Because I realized upon watching the documentary that I am exactly where I need to be, and that there are people who care out there who seem to share my vision, and such a realization is enough to make me cry, but in a kind of celebratory surrender to the will of the universe: I spent years looking for a way to get involved with the vulnerable population of the homeless, and failed time and time again, getting the door slammed shut in my face time and time again, and verging on the point of complete and utter despair and desperation. Upon watching the documentary, however, I saw something in myself that I didn’t think existed anymore, if it ever at all existed. I saw something that I thought was lost. I saw someone who was carefree. I saw someone who was happy. I saw someone who was grateful. I saw someone who was innocent. I thought such traits were lost, but it’s clear in the documentary that I am in my element as I participate in the outreach. I’m at home. I’m content. I have finally found something that, at least for the time being, works. I have found a place where my goals and ambitions are welcomed.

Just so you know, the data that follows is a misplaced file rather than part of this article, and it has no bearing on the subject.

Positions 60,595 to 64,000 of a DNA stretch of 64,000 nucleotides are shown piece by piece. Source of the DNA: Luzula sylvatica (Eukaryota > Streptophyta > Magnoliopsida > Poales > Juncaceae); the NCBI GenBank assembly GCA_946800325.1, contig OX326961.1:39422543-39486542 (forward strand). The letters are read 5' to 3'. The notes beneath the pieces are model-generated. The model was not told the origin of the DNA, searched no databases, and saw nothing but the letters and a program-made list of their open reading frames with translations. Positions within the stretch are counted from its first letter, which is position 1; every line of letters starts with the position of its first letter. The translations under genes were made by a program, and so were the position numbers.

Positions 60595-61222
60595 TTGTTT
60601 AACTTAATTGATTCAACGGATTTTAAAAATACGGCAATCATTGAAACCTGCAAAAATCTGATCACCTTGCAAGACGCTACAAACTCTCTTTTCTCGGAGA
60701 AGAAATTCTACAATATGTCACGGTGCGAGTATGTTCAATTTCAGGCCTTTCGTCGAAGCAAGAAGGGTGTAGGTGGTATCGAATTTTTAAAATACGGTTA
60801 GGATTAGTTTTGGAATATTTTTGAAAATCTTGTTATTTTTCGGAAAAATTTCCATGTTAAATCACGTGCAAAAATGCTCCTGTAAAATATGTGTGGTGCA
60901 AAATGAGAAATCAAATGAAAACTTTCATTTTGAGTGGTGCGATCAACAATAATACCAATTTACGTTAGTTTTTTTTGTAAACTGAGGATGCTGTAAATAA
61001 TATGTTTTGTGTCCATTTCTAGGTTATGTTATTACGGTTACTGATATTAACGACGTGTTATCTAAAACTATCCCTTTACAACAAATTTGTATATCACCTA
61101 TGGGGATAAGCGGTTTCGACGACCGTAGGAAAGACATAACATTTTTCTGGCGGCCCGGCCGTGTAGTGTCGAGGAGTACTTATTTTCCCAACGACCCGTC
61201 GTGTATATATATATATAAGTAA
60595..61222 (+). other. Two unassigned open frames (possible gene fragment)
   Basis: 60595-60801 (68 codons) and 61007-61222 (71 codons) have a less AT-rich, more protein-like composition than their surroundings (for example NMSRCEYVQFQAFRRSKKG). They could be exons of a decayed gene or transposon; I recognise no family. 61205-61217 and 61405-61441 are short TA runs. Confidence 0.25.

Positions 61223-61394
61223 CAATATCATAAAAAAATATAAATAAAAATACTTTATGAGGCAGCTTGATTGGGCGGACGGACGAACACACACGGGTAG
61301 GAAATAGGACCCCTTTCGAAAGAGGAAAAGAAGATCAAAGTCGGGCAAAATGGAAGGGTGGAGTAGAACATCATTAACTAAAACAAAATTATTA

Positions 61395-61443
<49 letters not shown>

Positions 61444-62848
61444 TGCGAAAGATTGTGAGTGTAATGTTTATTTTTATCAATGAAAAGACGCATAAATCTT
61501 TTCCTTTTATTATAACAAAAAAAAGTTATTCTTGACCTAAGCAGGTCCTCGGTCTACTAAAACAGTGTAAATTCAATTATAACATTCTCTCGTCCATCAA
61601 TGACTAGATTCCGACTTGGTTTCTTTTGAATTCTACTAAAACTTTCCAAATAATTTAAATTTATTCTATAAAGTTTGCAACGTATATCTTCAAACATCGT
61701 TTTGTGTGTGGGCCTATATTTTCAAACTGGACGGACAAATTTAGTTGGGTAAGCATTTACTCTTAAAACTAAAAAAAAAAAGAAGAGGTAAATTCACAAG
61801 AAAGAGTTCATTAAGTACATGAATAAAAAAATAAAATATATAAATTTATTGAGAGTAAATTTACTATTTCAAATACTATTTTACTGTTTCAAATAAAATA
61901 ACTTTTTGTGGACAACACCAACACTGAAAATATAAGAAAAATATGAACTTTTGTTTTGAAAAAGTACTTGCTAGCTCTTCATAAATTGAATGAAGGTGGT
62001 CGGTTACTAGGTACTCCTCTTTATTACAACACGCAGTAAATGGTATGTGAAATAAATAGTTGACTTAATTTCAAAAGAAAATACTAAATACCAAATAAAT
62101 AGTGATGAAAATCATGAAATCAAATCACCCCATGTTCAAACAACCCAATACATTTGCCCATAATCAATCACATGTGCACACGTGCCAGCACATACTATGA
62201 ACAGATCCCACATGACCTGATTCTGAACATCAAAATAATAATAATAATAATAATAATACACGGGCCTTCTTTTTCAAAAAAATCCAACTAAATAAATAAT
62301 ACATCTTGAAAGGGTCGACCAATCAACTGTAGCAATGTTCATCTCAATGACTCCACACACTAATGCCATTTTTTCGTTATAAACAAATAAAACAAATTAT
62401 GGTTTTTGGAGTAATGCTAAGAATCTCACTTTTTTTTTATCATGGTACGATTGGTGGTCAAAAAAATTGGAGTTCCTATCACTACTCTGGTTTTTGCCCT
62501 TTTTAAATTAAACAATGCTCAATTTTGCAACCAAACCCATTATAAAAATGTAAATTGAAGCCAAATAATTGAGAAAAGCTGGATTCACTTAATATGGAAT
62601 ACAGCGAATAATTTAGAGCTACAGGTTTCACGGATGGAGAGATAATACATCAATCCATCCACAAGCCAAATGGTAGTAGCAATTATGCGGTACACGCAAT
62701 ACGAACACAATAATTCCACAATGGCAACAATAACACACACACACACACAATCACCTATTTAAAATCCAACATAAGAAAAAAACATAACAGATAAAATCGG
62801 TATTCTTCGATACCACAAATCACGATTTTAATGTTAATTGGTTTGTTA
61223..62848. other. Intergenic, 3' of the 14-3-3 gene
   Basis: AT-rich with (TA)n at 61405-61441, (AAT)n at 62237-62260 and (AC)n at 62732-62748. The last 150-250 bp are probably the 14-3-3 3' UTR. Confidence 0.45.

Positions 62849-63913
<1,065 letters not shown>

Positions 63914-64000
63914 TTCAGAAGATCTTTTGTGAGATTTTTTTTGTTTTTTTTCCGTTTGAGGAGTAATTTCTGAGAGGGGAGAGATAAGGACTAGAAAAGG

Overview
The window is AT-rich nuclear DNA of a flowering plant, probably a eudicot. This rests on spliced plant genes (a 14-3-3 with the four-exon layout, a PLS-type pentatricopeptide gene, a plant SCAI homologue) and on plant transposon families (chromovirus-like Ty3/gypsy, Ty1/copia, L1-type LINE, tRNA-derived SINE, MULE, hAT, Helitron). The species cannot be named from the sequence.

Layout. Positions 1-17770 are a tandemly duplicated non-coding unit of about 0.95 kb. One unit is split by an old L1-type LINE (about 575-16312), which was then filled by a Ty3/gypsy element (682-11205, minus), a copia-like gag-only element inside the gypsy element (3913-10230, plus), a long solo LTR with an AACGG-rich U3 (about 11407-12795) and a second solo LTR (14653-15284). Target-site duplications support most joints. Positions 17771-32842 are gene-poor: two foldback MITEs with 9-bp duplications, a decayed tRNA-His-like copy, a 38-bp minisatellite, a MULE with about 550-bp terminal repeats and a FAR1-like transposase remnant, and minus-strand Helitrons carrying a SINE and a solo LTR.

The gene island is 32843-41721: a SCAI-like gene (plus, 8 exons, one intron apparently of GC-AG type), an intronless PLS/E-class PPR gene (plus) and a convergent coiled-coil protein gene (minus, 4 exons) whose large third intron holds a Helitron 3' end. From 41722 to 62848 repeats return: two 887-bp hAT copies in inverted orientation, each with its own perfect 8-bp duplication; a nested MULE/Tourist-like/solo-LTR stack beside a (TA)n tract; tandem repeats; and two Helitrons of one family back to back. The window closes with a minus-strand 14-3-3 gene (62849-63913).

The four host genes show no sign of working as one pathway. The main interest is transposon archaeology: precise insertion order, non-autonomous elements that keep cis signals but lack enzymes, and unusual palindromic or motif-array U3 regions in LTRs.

I have found a place where I can finally make a difference.
I wouldn’t have felt this way if I hadn’t seen the documentary. I have a cold and disassociated self-image, and often see myself as a means to an end, rather than an end unto himself. I generally think that I make things worse, and share the Sartrean existentialist viewpoint that all people are isolated beings, leading to alienation and loneliness. And I must make it clear that I do indeed think that I make things worse rather than better, despite my efforts to the contrary.
Why am I writing this self-reflective piece? Who cares, right? Why don’t I just let the documentary tell the story, for instance, or let others tell the story? Why do I need to explicate an experience that has already taken place and explicate reflectively my take on a documentary? In all honesty, I don’t know if I can say. Just that I see rare glimmers of what it means to be a hero, and I’m just trying to hold onto that with my life, for as long as I can, before it disappears completely. I see that in the people at The Legacy Initiative, and such a trait that I thought was amputated from my essence, seems to be intact, even if only seen in small glimmers here and there, making it seem like a mirage, simply illusory and ephemeral.